Monday, February 27, 2012

Oberheim "Fed up with playing only one note at a time" advertisement, Contemporary Keyboard 1976

Oberheim "Fed up with playing only one note at a time" FourVoice synthesizer 1-page advertisement from inside front cover of  Contemporary Keyboard magazine May/June 1976.

I originally posted this ad with any blog content back in 2009. But, I've recently become more interested in Oberheim after a reader requested I post a few Oberheim ads and I realized that over the last couple of years, I've been jumping back and forth in the Oberheim ad-timeline, missing out a good chunck of the early 80s.

But, I had to re-familiarize myself with Oberheim and thought I had better start back at the beginning... or at least as close to it as possible. And figured it would make a few good blog posts.

This was Oberheim's first advertisement to appear in Contemporary Keyboard. It actually first appeared in the March/April 1976 issue on page 13, but in the next May/June issue the ad got the respect it deserved and jumped to the front inside cover. :)

In that May/June 1976 issue, readers also got a more technical taste of SEM modules (back when they were just called EMs) in the Spec Sheet section. Oddly, it was only providing the specifications for the Two-Voice, but it does give some great historical information on prices, configurations, and technical details. Yummy with a capital "Y":
"Oberheim Synthesizer. The Oberheim Two-Voice Polyphonic Synthesizer includes two synthesizer Expander Modules; an 8-position, 2-voice Mini-Sequencer with sample/hold; and a 2-voice, 37-note keyboard. Each Expander Module is a complete basis synthesizer and features two VCOs, a VCF, two envelope generators, an LFO, and a VCA. The 2-voice keyboard can operate in either polyphonic or monophonic mode. When operated polyphonically, two sets of control voltages from the keyboard drive the Expander Modules, while monophonic operation allows the performer to manipulate all four oscillators, two filters, and four envelope generators with a single control voltage. The Mini-Sequencer is an 8-position analog unit that also include a sample/hold circuit and a VCC (voltage-controlled clock). A 2-input mixer with master gain control for attenuating the output of the Expander Modules and headphone amp is also supplied. The Two-Voice Polyphonic Synthesizer can be purchased with a minimum configuration of one Expander Module for $1,195.00 list. An additional Expander Module can be attached for $500.00, as can the Mini-Sequencer for $300.00. The fully loaded package lists for $1,995.00. Oberheim Electronics, 1549 Ninth St., Santa Monica, CA 90401."
The ad only ran twice, before being replaced with Oberheim's August-only run of their "Some things are better than others" advertisement that featured their whole family of products arranged in a rather spooky floating pattern.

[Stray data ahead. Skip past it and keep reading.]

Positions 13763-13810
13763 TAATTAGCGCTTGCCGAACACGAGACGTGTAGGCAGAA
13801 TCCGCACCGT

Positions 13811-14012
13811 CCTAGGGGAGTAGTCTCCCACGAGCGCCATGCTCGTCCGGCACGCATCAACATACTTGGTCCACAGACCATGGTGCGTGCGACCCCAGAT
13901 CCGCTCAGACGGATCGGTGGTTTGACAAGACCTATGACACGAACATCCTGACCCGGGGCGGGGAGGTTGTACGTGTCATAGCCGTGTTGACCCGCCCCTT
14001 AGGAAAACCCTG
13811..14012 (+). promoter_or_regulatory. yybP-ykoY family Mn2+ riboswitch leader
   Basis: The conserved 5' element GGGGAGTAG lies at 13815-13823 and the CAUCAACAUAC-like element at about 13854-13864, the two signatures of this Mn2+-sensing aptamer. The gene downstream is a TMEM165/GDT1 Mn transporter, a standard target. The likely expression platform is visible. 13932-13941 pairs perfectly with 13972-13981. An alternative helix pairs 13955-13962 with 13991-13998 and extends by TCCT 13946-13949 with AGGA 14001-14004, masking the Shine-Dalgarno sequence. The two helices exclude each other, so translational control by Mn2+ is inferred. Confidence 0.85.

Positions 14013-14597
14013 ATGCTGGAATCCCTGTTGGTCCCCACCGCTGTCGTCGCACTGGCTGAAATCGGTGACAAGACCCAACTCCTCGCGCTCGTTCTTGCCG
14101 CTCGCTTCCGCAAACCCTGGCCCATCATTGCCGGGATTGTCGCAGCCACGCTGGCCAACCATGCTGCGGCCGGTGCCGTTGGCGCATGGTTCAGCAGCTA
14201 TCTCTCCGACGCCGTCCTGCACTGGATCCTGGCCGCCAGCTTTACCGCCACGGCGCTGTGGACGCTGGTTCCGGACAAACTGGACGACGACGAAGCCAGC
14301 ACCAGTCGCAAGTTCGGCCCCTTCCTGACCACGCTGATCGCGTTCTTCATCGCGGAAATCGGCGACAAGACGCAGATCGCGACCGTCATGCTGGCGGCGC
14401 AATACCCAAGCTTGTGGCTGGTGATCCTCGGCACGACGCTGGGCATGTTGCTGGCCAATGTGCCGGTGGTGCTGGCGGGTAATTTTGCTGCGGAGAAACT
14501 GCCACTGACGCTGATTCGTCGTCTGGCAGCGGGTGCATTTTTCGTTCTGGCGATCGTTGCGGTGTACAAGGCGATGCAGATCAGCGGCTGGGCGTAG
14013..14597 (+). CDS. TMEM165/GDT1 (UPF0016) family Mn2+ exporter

The following month, Oberheim wasted no time in promoting their new Polyphonic Synthesizer Programmer in  their "Ultimate Keyboard Machine" advertisement, giving their synthesizers the ability to store patches. That ad ran in the September/October issue of Contemporary Keyboard, as well as in the September/October issue of Synapse.

Readers of that September/October issue of Synapse were in for a special treat - a three-page interview with Tom Oberheim! CK readers had to wait until May 1977 for their turn.

In the article (which you can read online thanks to, Tom touches on his 13 years of computer engineering, being a choir singer, synthesizer polyphony and even musique concrete. Best quote:
"It's conceivable that you could have a voltage-controlled synthesizer some day for every key. But what if you wanted the ability to make each voice different? Can you imagine having seventy-two voices? Because I think in terms of having 72 expander modules there, or 37 modules, or even 30? There are synthesizers with 30-note keyboards; 30 expander moduels? Whew! I mean you couldn't, it's impossible!". 
I really want 72 SEMs now. :)

The What's Happening section of this issue also included some Oberheim content. The section was still quite small with only a sentence devoted to each tidbit of news, with a few ... thrown in between. So all readers got on Oberheim was "...Oberheim has added a patch programming ability to their polyphonic systems...".

Another quote that popped out at me in that What's Happening section was "...In a recent interview with Playboy, Davie Bowie said that his favorite group was Kraftwerk...".

This surprised me!

No - not that David Bowie/Kraftwerk thing - I totally get that.

It surprised me that people really do read the Playboy articles!  :)

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